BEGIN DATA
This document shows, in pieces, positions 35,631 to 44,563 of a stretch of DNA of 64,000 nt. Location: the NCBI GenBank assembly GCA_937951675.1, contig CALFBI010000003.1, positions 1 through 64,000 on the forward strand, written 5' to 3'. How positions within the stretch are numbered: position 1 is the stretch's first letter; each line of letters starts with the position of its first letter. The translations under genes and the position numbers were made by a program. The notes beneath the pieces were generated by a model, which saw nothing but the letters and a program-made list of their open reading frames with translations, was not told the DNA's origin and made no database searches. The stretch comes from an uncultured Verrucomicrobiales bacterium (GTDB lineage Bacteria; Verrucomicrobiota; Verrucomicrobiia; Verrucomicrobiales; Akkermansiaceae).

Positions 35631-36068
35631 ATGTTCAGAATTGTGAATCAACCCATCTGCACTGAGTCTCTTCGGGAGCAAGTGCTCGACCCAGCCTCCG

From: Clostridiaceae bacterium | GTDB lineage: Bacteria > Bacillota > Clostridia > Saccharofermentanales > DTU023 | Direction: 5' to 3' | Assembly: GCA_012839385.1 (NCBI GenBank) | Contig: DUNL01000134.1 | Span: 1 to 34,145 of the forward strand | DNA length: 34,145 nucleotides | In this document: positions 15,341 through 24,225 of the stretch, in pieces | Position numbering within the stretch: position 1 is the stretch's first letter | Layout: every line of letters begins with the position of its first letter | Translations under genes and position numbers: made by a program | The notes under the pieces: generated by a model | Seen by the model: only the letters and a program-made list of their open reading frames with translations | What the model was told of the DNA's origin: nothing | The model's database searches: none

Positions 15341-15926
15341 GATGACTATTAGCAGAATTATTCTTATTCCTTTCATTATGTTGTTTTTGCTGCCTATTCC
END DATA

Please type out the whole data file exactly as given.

This document shows, in pieces, positions 35,631 to 44,563 of a stretch of DNA of 64,000 nt. Location: the NCBI GenBank assembly GCA_937951675.1, contig CALFBI010000003.1, positions 1 through 64,000 on the forward strand, written 5' to 3'. How positions within the stretch are numbered: position 1 is the stretch's first letter; each line of letters starts with the position of its first letter. The translations under genes and the position numbers were made by a program. The notes beneath the pieces were generated by a model, which saw nothing but the letters and a program-made list of their open reading frames with translations, was not told the DNA's origin and made no database searches. The stretch comes from an uncultured Verrucomicrobiales bacterium (GTDB lineage Bacteria; Verrucomicrobiota; Verrucomicrobiia; Verrucomicrobiales; Akkermansiaceae).

Positions 35631-36068
35631 ATGTTCAGAATTGTGAATCAACCCATCTGCACTGAGTCTCTTCGGGAGCAAGTGCTCGACCCAGCCTCCG

From: Clostridiaceae bacterium | GTDB lineage: Bacteria > Bacillota > Clostridia > Saccharofermentanales > DTU023 | Direction: 5' to 3' | Assembly: GCA_012839385.1 (NCBI GenBank) | Contig: DUNL01000134.1 | Span: 1 to 34,145 of the forward strand | DNA length: 34,145 nucleotides | In this document: positions 15,341 through 24,225 of the stretch, in pieces | Position numbering within the stretch: position 1 is the stretch's first letter | Layout: every line of letters begins with the position of its first letter | Translations under genes and position numbers: made by a program | The notes under the pieces: generated by a model | Seen by the model: only the letters and a program-made list of their open reading frames with translations | What the model was told of the DNA's origin: nothing | The model's database searches: none

Positions 15341-15926
15341 GATGACTATTAGCAGAATTATTCTTATTCCTTTCATTATGTTGTTTTTGCTGCCTATTCC